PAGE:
Ernie O’Malley, who was a native of Castelbar, Co Mayo, Ireland took part in the 1916 Easter Rising in Dublin. He later served as an Irish officer during the War of Independence and the ensuing Civil War. O’Malley travelled to many parts of Ireland during the wars including Carlow and Kilkenny. He was wounded on several occasions.
Ernie O’Malley was born Ernest Bernard Malley at Ellison Street, Castlebar on May 26th 1897. O’Malley’s family moved to Dublin when he was nine years old. He was educated at O’Connell’s CBS before entering University College Dublin to study medicine. While his brother Frank joined the Royal Dublin Fusiliers to fight in World War 1, Ernie took the side of the rebels during the 1916 Easter Rising in Dublin.
After the Rising O’Malley left UCD and went on to play a leading role in the War of Independence. When captured in Kilkenny in 1920 he was taken to Dublin Castle and interrogated. He was later sent to Kilmainham Jail from where he escaped in February 1921 with the assistance of a sympathetic British soldier.
In the civil war that followed the signing of the Anglo-Irish Treaty, O’Malley supported the anti-treaty side. He was one of the officers who occupied the Four Courts in Dublin. In the ensuing battle to take the building the Four Courts were very badly damaged and records, including census, dating back to the 13th century were destroyed.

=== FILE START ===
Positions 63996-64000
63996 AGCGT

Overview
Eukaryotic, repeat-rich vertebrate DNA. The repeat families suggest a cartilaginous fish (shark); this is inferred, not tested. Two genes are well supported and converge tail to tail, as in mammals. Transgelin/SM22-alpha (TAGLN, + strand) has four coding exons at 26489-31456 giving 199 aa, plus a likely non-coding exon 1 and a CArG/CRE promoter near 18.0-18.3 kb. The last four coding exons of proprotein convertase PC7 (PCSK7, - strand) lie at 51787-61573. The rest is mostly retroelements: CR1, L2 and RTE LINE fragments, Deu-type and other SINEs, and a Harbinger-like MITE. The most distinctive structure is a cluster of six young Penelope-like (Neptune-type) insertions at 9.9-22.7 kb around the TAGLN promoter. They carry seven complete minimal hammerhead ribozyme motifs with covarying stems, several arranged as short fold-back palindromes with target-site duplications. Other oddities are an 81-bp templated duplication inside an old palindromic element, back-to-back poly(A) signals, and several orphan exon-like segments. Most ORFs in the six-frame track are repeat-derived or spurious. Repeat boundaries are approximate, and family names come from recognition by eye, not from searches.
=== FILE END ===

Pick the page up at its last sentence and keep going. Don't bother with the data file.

O’Malley surrendered the Four Courts and escaped, eventually making his way to Carlow. He was captured on November 4th 1922 and imprisoned in Mountjoy Jail. Following the end of the Civil War and his eventual release from prison, O’Malley went on an extended holiday in Europe before returning to UCD in 1926. He left before graduation and went to the USA where he helped raise funds to establish the Irish Press newspaper.
O’Malley spent much of the rest of his life involved in travelling, journalism and the compilation of the O’Malley Notebooks. The notebooks were his record of interviews with former colleagues of their experiences during the conflict. He wrote three books which were acclaimed by the critics and contemporary writers. His first book, ‘On Another man’s Wound’, which was published in 1936 was a commercial success. His two other books, The Singing Flame and Raids and Rallies were published posthumously. Ernie O’Malley died at the age of 59 on March 25th 1957 and was given a state funeral. On the Mall in Castlebar he is commemorated by a sculpture of Manannán mac Lir, a mythical figure of Mayo.
Ernie O’Malley, who was an Irish officer during the Irish War of Independence and the ensuing Civil War escaped from Kilmainham Jail in the year 1921 On This Day.